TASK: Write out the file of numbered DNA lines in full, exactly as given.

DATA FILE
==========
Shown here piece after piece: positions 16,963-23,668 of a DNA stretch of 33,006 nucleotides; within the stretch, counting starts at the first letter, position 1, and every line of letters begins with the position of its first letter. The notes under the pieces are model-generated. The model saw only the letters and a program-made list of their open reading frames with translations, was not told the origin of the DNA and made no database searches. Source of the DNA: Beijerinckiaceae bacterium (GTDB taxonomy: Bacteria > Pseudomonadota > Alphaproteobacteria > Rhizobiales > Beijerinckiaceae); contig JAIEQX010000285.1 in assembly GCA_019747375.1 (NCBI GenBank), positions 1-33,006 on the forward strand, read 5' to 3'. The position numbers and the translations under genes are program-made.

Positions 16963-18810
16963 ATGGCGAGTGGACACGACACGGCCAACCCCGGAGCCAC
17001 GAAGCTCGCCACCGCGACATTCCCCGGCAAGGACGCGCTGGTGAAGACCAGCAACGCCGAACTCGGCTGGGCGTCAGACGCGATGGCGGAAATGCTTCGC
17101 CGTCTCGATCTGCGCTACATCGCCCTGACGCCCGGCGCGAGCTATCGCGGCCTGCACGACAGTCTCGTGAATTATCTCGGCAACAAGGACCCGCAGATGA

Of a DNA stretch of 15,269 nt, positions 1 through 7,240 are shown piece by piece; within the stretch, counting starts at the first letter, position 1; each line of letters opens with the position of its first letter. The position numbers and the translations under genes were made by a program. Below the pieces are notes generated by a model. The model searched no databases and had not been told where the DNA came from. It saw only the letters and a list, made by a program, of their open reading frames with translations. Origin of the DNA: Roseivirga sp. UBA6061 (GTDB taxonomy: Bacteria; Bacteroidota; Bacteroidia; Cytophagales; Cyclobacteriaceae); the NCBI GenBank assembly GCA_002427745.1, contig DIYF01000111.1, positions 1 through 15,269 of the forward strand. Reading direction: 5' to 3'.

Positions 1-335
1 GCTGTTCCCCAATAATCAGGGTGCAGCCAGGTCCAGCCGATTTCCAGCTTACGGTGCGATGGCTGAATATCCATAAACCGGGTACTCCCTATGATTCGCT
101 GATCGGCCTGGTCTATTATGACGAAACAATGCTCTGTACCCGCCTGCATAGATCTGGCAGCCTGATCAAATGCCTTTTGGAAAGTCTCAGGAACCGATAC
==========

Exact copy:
Shown here piece after piece: positions 16,963-23,668 of a DNA stretch of 33,006 nucleotides; within the stretch, counting starts at the first letter, position 1, and every line of letters begins with the position of its first letter. The notes under the pieces are model-generated. The model saw only the letters and a program-made list of their open reading frames with translations, was not told the origin of the DNA and made no database searches. Source of the DNA: Beijerinckiaceae bacterium (GTDB taxonomy: Bacteria > Pseudomonadota > Alphaproteobacteria > Rhizobiales > Beijerinckiaceae); contig JAIEQX010000285.1 in assembly GCA_019747375.1 (NCBI GenBank), positions 1-33,006 on the forward strand, read 5' to 3'. The position numbers and the translations under genes are program-made.

Positions 16963-18810
16963 ATGGCGAGTGGACACGACACGGCCAACCCCGGAGCCAC
17001 GAAGCTCGCCACCGCGACATTCCCCGGCAAGGACGCGCTGGTGAAGACCAGCAACGCCGAACTCGGCTGGGCGTCAGACGCGATGGCGGAAATGCTTCGC
17101 CGTCTCGATCTGCGCTACATCGCCCTGACGCCCGGCGCGAGCTATCGCGGCCTGCACGACAGTCTCGTGAATTATCTCGGCAACAAGGACCCGCAGATGA

Of a DNA stretch of 15,269 nt, positions 1 through 7,240 are shown piece by piece; within the stretch, counting starts at the first letter, position 1; each line of letters opens with the position of its first letter. The position numbers and the translations under genes were made by a program. Below the pieces are notes generated by a model. The model searched no databases and had not been told where the DNA came from. It saw only the letters and a list, made by a program, of their open reading frames with translations. Origin of the DNA: Roseivirga sp. UBA6061 (GTDB taxonomy: Bacteria; Bacteroidota; Bacteroidia; Cytophagales; Cyclobacteriaceae); the NCBI GenBank assembly GCA_002427745.1, contig DIYF01000111.1, positions 1 through 15,269 of the forward strand. Reading direction: 5' to 3'.

Positions 1-335
1 GCTGTTCCCCAATAATCAGGGTGCAGCCAGGTCCAGCCGATTTCCAGCTTACGGTGCGATGGCTGAATATCCATAAACCGGGTACTCCCTATGATTCGCT
101 GATCGGCCTGGTCTATTATGACGAAACAATGCTCTGTACCCGCCTGCATAGATCTGGCAGCCTGATCAAATGCCTTTTGGAAAGTCTCAGGAACCGATAC